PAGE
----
Ultimately, it’s hard to conclude other than that the primary goal was to use the opportunity to downsize and rehire in a way that would save the company money. One might well wonder what precisely has been learned from the pandemic if this is considered an acceptable approach for frontline workers, especially at a time when low-wage earners are feeling the slump in inflation. galloping.

Regional airports

The other dominant policy that contributed to the chaos of the last weekend is that of regionalization. The great strides the country has made economically over the past 30 years have not been matched by the political will to spread prosperity.

The greater Dublin area is now a sprawl that seeps into all surrounding counties and has been a major contributor to the housing crisis and quality of life issues. Nowhere is the failure to address this imbalance more prevalent than in aviation policy.

In 2004, the government did all it could to expand air traffic. Legislation has been introduced to dismantle Aer Rianta, which controlled Dublin, Cork and Shannon airports. The plan was to allow the latter two to go their own way.

Central to the plan was a fair distribution of Aer Rianta’s assets and a guarantee that neither Cork nor Shannon would be burdened with disproportionate debt. Then they went and screwed it up by handing over the breaking job to the new Daa.

It felt like a divorce in which one of the parties decides exactly how everything will be divided. Over the next few years, various factors played more into Daa’s agenda and although Shannon managed to break free, Cork remained in the fold out of necessity rather than choice. One of the main stumbling blocks was huge debt incurred during the major renovation and expansion of Cork.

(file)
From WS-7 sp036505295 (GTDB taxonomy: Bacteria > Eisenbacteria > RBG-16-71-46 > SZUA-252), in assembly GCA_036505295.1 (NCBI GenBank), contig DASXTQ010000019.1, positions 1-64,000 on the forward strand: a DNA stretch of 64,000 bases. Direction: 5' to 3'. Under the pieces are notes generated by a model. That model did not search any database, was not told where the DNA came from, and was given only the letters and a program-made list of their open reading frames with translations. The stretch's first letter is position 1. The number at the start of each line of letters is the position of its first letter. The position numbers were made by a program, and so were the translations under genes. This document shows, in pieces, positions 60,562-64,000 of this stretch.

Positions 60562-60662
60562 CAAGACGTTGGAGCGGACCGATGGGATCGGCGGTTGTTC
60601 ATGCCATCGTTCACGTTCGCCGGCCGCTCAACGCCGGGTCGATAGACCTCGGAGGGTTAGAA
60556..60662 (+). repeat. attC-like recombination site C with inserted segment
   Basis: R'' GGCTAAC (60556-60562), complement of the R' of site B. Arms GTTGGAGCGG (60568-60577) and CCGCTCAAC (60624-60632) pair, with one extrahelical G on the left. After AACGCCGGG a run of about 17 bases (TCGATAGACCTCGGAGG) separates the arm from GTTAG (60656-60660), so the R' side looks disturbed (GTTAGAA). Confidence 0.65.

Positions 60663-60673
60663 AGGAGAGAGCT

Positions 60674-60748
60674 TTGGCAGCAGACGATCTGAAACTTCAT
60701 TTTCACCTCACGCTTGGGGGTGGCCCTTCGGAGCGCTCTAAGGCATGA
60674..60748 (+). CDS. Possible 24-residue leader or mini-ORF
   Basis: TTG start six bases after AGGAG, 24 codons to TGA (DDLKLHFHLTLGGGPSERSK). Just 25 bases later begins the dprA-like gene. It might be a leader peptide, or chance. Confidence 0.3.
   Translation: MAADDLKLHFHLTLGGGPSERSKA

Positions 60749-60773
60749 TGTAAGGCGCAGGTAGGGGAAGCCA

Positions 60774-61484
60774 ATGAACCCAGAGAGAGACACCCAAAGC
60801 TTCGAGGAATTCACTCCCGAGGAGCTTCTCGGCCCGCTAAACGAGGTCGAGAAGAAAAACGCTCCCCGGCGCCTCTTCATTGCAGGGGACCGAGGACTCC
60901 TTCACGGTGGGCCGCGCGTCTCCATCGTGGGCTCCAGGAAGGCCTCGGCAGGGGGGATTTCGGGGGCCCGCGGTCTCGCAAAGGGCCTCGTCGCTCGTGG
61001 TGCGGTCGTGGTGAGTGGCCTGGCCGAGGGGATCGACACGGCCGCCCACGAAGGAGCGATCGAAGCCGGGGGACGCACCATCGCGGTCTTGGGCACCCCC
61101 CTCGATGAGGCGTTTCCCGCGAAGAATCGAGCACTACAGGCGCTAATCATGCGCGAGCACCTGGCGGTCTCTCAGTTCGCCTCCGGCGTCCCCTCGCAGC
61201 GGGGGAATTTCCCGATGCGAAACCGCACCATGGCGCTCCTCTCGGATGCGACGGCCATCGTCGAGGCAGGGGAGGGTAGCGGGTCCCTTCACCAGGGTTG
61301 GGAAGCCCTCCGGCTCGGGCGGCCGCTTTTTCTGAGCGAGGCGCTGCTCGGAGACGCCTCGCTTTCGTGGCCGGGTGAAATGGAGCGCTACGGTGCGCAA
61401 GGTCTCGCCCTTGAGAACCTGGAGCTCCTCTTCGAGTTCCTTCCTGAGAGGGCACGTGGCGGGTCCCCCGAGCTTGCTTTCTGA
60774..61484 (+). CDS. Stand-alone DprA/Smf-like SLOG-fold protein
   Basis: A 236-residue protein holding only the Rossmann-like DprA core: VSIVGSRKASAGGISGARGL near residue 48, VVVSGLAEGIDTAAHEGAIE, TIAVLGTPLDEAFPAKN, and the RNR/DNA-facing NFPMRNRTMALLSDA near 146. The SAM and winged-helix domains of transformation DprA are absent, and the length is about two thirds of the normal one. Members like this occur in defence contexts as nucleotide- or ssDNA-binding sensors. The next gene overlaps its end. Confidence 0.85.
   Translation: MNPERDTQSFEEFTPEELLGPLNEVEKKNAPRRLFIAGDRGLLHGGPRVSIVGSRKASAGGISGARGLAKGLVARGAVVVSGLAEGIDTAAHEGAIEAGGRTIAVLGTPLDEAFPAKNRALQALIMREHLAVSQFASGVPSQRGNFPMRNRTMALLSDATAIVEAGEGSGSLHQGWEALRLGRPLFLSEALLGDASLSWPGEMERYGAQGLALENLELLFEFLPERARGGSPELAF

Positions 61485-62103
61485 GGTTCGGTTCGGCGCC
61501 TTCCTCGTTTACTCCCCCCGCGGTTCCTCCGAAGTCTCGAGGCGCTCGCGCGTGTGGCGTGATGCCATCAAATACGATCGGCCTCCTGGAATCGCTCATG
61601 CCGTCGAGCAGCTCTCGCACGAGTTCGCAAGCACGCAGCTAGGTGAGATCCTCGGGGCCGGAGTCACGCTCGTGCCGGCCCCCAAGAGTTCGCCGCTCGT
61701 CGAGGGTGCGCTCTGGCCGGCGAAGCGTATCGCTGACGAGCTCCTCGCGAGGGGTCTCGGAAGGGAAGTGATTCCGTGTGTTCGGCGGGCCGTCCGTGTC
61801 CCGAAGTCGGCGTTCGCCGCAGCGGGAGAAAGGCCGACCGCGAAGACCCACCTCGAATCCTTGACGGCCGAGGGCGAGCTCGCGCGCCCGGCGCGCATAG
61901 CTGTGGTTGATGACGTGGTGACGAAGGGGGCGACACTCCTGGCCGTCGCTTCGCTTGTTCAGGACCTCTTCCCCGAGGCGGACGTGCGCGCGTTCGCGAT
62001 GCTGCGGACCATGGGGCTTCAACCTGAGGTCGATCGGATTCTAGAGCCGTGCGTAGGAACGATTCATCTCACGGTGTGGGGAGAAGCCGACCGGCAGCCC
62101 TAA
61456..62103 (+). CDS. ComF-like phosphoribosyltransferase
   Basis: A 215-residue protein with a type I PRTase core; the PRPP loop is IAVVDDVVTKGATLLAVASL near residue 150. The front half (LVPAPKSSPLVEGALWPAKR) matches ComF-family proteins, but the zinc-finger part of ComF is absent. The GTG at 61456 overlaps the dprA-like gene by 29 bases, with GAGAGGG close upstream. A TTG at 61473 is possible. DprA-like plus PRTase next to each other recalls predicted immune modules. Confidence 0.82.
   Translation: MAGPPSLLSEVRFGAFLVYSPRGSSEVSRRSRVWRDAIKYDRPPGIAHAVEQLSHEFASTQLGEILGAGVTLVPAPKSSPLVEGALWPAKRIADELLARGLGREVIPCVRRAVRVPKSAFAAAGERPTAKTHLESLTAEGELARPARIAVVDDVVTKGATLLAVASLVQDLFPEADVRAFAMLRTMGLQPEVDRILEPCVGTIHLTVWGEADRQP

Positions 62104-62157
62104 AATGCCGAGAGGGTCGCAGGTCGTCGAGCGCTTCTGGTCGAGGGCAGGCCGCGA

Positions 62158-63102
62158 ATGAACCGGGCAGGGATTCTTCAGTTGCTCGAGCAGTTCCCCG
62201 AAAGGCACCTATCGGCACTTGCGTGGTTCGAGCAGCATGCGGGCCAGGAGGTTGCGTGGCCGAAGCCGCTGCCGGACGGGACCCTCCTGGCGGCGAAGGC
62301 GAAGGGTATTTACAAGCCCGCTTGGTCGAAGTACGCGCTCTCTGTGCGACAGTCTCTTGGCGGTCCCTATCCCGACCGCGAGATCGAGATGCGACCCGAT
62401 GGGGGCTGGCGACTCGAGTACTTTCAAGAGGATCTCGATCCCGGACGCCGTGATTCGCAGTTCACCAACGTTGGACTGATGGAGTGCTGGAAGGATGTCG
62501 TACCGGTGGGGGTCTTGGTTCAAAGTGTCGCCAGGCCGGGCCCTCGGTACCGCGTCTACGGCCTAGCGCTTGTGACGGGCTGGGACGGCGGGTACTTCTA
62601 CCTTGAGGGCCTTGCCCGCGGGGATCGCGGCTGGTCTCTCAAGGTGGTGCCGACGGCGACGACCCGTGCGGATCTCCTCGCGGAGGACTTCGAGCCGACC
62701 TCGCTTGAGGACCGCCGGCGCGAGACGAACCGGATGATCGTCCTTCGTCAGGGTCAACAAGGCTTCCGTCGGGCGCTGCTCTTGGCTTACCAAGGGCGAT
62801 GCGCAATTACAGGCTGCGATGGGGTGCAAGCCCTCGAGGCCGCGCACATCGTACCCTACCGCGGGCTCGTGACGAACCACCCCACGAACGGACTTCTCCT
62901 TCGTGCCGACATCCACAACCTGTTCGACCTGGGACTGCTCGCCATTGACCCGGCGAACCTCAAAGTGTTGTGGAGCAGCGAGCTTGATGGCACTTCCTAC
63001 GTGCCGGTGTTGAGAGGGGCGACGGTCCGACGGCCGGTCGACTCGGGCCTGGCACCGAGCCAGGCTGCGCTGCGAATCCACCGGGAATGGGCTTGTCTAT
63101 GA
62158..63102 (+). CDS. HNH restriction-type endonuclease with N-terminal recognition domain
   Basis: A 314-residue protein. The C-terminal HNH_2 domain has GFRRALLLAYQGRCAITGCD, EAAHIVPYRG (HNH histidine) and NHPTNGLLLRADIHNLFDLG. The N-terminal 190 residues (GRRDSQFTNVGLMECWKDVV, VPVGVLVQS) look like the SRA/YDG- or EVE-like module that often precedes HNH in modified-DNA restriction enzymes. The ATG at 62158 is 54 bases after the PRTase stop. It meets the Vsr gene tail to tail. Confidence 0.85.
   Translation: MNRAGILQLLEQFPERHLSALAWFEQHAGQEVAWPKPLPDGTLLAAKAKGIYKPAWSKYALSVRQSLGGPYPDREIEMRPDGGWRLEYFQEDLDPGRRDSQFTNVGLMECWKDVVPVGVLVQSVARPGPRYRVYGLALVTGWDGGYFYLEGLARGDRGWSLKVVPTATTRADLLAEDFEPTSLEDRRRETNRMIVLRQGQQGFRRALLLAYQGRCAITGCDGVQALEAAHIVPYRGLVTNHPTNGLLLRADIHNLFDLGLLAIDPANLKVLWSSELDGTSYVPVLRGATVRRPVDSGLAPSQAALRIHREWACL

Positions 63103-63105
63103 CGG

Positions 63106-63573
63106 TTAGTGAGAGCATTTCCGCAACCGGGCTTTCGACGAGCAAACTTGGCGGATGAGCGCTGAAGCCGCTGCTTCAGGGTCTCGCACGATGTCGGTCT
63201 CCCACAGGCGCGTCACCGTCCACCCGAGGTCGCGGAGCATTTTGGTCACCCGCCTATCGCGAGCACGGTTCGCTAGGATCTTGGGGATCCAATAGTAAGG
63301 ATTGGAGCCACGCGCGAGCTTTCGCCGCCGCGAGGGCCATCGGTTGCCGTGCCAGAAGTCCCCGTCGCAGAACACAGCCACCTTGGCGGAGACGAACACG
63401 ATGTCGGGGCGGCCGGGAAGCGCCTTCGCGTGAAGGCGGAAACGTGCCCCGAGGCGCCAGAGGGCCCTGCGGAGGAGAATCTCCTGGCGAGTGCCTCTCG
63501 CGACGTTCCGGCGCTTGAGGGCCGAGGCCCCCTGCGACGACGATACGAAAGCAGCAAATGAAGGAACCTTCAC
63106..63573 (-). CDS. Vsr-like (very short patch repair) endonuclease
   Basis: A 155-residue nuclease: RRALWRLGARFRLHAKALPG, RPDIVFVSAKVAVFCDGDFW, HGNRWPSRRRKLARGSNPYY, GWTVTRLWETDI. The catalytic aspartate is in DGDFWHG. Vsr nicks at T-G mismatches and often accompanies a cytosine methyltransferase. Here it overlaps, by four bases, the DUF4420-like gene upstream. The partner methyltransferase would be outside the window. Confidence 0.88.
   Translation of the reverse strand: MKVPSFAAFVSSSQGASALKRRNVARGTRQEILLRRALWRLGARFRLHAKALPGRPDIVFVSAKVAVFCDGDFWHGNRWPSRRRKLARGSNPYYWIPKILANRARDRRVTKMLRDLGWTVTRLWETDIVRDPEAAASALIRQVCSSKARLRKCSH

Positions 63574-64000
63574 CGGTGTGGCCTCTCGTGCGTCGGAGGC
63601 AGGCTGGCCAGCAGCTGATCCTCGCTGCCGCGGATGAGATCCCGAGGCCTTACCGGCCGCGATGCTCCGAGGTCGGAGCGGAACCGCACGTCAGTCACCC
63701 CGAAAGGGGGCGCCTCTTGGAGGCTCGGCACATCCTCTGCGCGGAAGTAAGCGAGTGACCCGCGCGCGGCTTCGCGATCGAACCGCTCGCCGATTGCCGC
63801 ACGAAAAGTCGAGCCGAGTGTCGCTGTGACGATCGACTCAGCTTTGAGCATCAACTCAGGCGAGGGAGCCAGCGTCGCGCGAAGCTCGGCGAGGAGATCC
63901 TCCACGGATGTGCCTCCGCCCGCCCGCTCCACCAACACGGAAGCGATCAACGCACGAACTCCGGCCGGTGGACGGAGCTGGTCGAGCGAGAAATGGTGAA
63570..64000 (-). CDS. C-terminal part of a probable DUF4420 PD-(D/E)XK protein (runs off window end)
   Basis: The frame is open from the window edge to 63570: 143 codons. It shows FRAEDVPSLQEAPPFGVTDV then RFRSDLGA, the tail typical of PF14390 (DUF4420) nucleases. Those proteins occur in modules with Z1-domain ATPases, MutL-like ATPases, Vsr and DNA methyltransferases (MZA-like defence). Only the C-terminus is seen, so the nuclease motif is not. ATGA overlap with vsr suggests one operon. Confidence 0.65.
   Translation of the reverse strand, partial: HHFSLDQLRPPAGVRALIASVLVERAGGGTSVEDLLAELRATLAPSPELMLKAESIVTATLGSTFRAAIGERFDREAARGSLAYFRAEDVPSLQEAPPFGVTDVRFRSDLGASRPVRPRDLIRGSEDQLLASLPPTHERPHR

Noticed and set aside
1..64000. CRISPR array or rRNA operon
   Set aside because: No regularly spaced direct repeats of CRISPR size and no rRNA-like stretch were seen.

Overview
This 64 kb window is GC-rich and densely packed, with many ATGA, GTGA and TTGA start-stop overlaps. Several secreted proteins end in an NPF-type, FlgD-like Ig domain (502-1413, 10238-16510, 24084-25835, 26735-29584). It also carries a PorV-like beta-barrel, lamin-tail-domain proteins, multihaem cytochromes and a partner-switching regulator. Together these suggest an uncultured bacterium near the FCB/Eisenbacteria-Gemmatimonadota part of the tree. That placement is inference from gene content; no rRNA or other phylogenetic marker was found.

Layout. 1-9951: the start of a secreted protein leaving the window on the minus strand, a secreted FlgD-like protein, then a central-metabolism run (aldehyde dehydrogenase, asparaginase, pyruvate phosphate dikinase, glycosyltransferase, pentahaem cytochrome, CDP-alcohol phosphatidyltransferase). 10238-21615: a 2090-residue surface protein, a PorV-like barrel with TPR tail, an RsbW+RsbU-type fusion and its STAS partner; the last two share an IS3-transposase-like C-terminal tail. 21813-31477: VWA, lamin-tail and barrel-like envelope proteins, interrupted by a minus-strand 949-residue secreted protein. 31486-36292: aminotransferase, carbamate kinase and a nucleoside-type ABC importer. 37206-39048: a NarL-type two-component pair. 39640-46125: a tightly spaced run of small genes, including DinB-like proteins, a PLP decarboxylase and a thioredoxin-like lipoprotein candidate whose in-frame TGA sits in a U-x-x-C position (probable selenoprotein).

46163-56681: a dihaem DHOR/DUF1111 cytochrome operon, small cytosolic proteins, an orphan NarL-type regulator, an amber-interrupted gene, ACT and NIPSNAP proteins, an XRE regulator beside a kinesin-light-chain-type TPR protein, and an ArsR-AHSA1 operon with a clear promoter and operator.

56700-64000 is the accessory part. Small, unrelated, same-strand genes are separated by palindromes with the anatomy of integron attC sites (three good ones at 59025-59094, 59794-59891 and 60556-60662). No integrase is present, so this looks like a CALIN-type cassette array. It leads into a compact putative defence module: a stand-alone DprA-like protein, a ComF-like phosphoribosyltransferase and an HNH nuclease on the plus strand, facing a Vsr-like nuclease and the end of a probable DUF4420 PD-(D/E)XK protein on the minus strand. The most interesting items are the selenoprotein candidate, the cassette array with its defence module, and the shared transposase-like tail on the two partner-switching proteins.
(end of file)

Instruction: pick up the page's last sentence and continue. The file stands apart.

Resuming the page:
A report compiled by local businesses in 2018 found that 46% of international visitors to Killarney came through Dublin Airport, compared to 29% from Shannon and just 11% from Cork.

The number of passengers tells a darker story. In 2012, Dublin had 19 million passengers, which in 2019 had increased to 32.9 million. Cork, on the other hand, went from 2.34 m to 2.5 m over the same period. Almost all of the traffic growth from the economic slump of the early 2010s went to the capital’s airport.

One of the most popular tickets in Cork today is a seat on the bus to Dublin Airport. That was then, the government might say today, but take a good look at the 2040 Project which is full of great promises of regionalization. The problem remains that the government seems more in the grip of the dictates of the market than imposing its stamp on economic development in a way that spreads the benefits across the state.

The market is also behind the bizarre employment practices at Dublin Airport which have seen security staff fired and rehired start months later. Is this really how we intend to move forward after the experience of the pandemic, the existential challenge posed by climate change, the growing fracture of certain layers of society?

Good luck to everyone in the air and on the ground this weekend.